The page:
Some puppy owners will also have a second crate as it can be a pain having to move it around at night time. Plus, you don’t want your Labrador to associate crating with feeling isolated, so his main crate should be placed in a popular room in the home, preferably in a quiet draftproof corner.

Crate Alternatives

If you really don’t like the idea of crating your Labrador, there are a few options you can consider. Let’s take a look at the alternatives:

  • Dog gates. These gates allow you to decide how much space your puppy can have to move around in your home by sectioning off various off-limit areas. You can find a large selection of dog gates on Amazon, and there are many different styles to match your decor. Choose something like the Carlson Extra Tall Gate as you’ll benefit from the extra height.
  • Dog playpens. Puppy playpens are perfect for young Labradors who need more room to move around. Some of these can even be connected to a crate to create a cool combination of a cozy resting space and room to roam. You can even use some outside. If you have a higher budget, take a look at this BestPet Dog Pen from Amazon. It’s perfect for both indoors and outdoors, you can configure it into multiple shapes without having to use any tools, and it’s easy to move around.
  • Train your Lab to stay outside. Some owners prefer to leave their Labradors outside. This is okay as long as they have been trained to stay outside from an early age. You need to provide food, water, and shelter, such as a dog house, especially in colder climates. If I ever had an outside dog, I would buy this log cabin from Amazon! A bit pricey, but it’s pretty cool, nonetheless.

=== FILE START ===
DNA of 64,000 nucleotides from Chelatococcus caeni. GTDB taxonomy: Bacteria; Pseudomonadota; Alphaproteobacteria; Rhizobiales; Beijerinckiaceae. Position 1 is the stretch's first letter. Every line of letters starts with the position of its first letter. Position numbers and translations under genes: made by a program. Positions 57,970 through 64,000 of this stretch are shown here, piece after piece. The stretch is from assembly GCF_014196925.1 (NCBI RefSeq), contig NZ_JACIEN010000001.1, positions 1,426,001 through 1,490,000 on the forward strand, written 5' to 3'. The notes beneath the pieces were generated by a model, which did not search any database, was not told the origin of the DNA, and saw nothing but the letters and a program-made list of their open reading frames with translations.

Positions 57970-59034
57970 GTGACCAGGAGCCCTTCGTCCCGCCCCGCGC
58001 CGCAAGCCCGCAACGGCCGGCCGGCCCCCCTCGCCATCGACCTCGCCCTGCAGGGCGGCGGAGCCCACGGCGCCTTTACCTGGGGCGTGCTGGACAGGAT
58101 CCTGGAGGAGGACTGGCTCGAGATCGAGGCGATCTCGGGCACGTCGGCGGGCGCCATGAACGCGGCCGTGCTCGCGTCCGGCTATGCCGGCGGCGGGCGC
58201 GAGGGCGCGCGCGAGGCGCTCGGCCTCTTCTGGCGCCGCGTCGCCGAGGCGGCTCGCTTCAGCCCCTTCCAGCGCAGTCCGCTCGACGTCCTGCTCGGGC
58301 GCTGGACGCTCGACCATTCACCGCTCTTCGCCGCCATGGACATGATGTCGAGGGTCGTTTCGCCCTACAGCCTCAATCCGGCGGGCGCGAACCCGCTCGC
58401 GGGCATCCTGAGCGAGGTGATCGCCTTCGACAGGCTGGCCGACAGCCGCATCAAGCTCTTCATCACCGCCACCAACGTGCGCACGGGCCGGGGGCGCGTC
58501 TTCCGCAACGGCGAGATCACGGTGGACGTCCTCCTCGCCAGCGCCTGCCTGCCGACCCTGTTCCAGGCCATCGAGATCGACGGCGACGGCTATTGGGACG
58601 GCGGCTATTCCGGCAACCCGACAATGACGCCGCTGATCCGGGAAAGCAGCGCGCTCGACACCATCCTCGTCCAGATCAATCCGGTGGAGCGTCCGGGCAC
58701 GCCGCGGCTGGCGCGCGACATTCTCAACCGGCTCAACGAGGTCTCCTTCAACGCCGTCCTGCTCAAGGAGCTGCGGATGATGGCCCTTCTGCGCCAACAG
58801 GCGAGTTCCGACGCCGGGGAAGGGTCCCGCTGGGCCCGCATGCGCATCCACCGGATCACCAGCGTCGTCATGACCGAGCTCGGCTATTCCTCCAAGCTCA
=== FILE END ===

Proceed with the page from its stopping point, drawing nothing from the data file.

No matter which method you choose, you can slowly train your Labrador to roam free throughout the house. However, this process takes time. You can start by initially leaving the crate door open when you go out or gradually increasing the size of their gated area until it fits the size of a room.

Once your Lab is used to the freedom, you can open the house up for them. My dog was 12-months old before I started leaving her crate door open and two years old before she was allowed free reign of the house.

You can also invest in a pet camera, such as the Furbo from Amazon. This allows you to check on your Lab to make sure he’s okay. You can get cheaper dog cameras, but I love how you can toss treats out to your dog, all controlled remotely from your smartphone! They’re crazy!

Guilt-Free Solutions to Leaving Your Lab Alone

It’s never a good idea to leave your Labrador alone for any length of time, whether they are crated or not. If you are out at work all day, here are some other solutions you can consider. These can be mixed and matched daily:

  • Take your pet to doggy daycare
  • Hire a dog walker and/or dog sitter
  • Call home at lunchtime to exercise your Lab
  • Arrange for someone to call and let your dog out and interact with him
  • Work from home where possible
  • Take your Labrador to work

Final Thoughts

Labradors are prone to feeling anxious if they’re left alone for too long. Remember that you shouldn’t leave them in a crate for longer than four hours per day, and even less for growing puppies up to four months of age.

The crate should be at least a size 42 inches. Labs grow into big dogs! They require plenty of room to stretch out and turn around. In the meantime, use a crate divider.

My dog adored her crate. She loved to go and chill out if she wanted to rest or needed some peace away from me! In fact, some dogs love their crate so much they never outgrow them!